6 Great Bikes For Commuters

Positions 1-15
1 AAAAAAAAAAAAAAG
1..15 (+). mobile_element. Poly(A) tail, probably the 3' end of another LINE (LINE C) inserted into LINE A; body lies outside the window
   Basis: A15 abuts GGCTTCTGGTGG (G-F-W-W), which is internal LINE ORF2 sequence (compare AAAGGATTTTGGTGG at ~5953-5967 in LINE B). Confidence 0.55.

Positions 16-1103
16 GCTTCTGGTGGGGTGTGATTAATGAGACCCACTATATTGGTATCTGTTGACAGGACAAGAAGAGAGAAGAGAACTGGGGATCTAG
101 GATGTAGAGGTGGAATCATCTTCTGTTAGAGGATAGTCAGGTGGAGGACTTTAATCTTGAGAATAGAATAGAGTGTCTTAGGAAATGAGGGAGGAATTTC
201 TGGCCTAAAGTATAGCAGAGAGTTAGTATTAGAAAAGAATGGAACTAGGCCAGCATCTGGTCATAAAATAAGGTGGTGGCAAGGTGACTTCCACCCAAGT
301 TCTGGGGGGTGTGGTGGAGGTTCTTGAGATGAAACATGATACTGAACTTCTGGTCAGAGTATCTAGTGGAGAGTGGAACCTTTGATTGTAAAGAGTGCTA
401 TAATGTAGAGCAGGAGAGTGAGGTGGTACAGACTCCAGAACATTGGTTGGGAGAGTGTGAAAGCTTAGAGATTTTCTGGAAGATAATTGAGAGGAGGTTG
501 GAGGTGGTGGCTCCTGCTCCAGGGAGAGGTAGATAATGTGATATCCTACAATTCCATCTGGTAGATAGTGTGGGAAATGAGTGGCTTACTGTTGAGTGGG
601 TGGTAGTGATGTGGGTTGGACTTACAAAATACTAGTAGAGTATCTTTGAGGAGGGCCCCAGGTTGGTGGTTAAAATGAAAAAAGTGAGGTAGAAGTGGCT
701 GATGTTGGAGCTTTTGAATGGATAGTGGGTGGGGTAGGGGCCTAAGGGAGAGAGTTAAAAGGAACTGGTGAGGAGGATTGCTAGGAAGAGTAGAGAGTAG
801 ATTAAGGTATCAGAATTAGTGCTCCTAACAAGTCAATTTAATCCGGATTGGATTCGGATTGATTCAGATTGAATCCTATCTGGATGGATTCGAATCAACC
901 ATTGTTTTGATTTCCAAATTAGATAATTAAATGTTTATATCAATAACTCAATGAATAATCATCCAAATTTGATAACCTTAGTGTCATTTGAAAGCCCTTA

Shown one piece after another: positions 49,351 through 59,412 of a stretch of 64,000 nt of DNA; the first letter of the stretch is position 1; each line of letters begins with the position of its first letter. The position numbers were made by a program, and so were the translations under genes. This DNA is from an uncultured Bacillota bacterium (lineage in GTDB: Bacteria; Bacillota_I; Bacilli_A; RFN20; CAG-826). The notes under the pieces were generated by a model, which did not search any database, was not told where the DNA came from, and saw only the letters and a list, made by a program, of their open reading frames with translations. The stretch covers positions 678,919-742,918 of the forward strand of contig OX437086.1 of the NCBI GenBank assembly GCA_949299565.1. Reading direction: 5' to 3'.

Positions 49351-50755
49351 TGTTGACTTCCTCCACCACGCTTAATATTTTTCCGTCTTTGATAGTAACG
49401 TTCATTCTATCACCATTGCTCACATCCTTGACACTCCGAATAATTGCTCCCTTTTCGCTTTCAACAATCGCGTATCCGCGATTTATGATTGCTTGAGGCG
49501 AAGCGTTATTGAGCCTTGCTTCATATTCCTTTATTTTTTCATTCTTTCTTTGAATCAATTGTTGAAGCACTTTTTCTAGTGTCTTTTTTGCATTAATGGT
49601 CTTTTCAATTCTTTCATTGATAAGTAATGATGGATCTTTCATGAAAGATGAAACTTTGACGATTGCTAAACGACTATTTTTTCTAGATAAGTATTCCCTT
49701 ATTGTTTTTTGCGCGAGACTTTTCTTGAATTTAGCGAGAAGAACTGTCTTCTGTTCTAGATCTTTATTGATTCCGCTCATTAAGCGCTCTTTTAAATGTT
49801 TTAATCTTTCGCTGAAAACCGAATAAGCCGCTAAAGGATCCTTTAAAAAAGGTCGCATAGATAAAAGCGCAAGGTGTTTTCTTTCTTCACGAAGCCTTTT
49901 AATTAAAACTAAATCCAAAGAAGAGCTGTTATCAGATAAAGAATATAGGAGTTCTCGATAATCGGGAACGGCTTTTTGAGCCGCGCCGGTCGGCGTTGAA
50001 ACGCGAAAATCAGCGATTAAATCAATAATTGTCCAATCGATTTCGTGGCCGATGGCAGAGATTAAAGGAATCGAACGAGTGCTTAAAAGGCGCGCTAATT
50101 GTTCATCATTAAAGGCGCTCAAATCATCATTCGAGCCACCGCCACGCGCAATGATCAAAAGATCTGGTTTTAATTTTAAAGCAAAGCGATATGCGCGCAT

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If you can use a bicycle as daily transportation to and from work, you should. You'll be healthier; you'll save money on gas; and you'll be doing your part to curb global warming (okay, so that last one is coincidental, but still …) But in order to make commuting to work, uh, work, you'll need to find the right wheels. And whether you buy new or used, the rule for bike buying is this: Spend a fraction more than you want to spend, and it will pay off. There's very little markup in the bike business, so price is an almost exact indicator of quality. Plus, sinking a little more coin and thought into an item that's going to spend hours padding your ass is never a bad idea. That said, if going form point A to point B doesn't involve the biking equivalent of Frogger or if you want to spend less than $200, a used bike from Craigslist or a local bike shop should work fine as long as its serviced before the maiden voyage. However, if you want to buy new and have to navigate well-traveled streets, you'll want to consider the style-specific steeds below. We even found a good option for under $200 … Micargi Pantera ($180) The Pantera will see you semi-swiftly over short distances and, outfitted with a basket or rack, will top the pound-for-pound carrying capacity of a carpenter ant. The Pantera's got 7 speeds, alloy hand brakes, and cushy 26" wheels. Watch this thing on hills though — it's heavier than most of the others we mention. Kettler Verso Cologne ($360) Light and durable, and foldable for easy storage, the Verso Cologne is an affordable yet stylish option to get you to work on time. With 20-inch wheels and an upright cockpit, you won’t be winning any races on this pieces; but the bike does have a surprisingly roomy storage area in back for your gear, a seven-speed Shimano drivetrain to see you up and down the hills, and a set of fenders that’ll keep your dry cleaning bills down. Lastly, the trusty aluminum V-brakes will prevent you from becoming some dude’s hood ornament.